The thread in the adapter is 52mm. This is very nice because it means that being considerably wider than the camera´s lens whatever you mount here vignetting is simply out of the equation..

I own a number of 72mm filters so I decided to mount them via a step-up ring instead of purchasing new filters. I Stacked the step-up ring, a polarizing filter and a neutral density filter. On top of all this I mounted a Cokin “P” filter holder with a neutral density graduated filter (that is a bunch of stuff in front of the lens..). Nothing, not the faintest sign of vigneting!! Obviously the lens does not touch the lenscap if extended with it mounted.

Even when the adapter definetely eliminates any trace of “pocketability” and the thing simply isn´t that compact any more, I believe the camera actually looks very nice with the adapter on. As an aside, for those that have big hands and for those finding the holding of this camera very difficult, I can assure you the adapter takes care of the problem…

I have purchased a Nikon WC-E68 wide angle converter that should arrive in the following days. Mounted in my Panny it should give me an effective F.O.V of about 19mm (35mm equiv.), bringing me into the realms of ultra-wide. The Nikon is a heavy lens, probably a bit heavier than the camera itself. Werther the adapter will be strong enough to resist the weight of the lens and stay in place is something that remains to be seen…I will be doing a write-up on the lens and the whole combo once it arrives, stay tuned!!

Now werther this little piece of metal is worth the roughly 30$ it costs is entirely up to you. What is granted is that it increases the creative power of an allready very capable piece of gear. Now if only I could get 36 hour long days so I could actually go out there and “hunt some photons…”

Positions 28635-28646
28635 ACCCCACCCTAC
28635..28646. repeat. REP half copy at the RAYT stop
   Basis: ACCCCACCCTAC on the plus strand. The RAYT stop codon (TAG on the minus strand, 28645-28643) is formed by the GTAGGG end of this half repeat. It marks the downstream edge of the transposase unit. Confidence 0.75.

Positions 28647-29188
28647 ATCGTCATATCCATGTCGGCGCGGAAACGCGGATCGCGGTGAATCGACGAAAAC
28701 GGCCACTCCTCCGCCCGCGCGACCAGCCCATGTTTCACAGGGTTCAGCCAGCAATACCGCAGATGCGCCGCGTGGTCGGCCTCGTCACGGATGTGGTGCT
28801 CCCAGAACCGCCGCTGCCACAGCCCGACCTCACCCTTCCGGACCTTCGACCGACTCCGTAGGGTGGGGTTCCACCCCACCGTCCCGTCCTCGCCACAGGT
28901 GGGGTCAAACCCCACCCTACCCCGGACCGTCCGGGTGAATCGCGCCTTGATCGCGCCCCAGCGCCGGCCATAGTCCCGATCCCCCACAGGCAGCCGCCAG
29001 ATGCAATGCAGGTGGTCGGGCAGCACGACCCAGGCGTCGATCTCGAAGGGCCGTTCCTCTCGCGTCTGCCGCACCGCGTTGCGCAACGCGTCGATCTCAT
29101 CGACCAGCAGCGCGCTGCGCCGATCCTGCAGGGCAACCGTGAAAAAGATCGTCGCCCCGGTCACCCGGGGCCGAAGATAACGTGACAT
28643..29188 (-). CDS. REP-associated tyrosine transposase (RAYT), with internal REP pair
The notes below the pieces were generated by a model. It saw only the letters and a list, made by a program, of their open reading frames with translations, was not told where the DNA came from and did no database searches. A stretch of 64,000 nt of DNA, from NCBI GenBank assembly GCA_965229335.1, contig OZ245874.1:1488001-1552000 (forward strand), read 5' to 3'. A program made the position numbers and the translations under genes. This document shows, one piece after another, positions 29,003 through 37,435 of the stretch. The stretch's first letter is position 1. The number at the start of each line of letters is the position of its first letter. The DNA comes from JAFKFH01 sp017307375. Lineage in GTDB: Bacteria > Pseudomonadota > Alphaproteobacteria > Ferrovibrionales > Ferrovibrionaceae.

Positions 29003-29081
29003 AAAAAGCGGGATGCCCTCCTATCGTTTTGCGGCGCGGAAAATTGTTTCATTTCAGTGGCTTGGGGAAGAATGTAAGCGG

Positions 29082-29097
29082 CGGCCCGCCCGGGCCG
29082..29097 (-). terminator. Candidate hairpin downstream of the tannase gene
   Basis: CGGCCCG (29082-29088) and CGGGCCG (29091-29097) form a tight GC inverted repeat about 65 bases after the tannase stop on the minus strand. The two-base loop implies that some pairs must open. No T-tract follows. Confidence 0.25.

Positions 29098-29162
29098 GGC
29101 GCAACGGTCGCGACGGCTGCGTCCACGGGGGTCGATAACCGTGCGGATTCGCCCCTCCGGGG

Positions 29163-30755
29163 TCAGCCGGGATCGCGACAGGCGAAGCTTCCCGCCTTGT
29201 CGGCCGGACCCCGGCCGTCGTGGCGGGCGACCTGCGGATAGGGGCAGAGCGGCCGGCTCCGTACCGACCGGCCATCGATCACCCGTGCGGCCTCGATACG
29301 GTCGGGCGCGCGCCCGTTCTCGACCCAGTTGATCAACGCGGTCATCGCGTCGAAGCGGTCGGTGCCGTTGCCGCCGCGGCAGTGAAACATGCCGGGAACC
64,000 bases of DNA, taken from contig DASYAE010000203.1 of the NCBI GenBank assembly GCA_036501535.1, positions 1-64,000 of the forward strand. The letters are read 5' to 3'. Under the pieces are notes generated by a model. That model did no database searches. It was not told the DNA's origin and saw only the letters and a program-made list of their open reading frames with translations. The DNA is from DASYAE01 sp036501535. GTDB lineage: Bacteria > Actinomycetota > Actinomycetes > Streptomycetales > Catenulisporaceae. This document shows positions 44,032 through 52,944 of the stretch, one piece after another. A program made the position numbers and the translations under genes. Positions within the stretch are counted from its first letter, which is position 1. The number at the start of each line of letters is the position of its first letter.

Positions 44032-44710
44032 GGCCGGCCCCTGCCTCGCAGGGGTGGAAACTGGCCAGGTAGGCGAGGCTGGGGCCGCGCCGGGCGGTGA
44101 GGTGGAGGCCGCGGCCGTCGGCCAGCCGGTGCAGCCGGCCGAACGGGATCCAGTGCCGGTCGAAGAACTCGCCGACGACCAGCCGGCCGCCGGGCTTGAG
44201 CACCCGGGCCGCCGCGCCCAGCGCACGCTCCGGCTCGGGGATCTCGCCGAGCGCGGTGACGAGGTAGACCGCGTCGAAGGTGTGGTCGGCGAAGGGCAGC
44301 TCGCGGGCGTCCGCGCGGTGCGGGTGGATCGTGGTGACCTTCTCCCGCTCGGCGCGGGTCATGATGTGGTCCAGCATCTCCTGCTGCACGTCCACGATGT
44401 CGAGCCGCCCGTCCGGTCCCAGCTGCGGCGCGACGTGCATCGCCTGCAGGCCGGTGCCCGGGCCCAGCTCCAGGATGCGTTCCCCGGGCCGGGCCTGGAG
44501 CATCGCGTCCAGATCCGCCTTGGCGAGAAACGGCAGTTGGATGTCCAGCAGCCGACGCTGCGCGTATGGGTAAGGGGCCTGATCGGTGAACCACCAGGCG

I´m off now, but not without throwing in some more camera porn…

Panasonic LX2 & 72mm Polarizing filter

I know this might  look a bit “orthopaedic”, a 52mm filter would surely look slicker but I decided to use the filters I allready own (wife thinks mortgage is more important..go figure!!)  😉

Panasonic LX2 & Cokin “P” filter holder and gradual ND filter

The use of gradual ND filters can save you a lot of time in front of the computer when shooting sunsets of scenes with huge dynamic range, plus you can stack several different filters and go “experimental”..



The ones that didn´t make it.

May 28, 2008

It´s one month now since this blog saw the light. I thank you all for the warm welcome and all the coments. I thought I would slip in some of the photographs that didn´t make it to the blog during this month. May them speak for themselves..


Panasonic LX2, f5.6, 1/320, 6,3mm, iso200, Colour JPEG Processed in PS

Panasonic LX2, f8, 1/2000, 6,3mm, iso100, Colour JPEG Processed in PS

Panasonic LX2, f8, 5Seconds, 12,5mm, iso100, B&W JPEG Processed in PS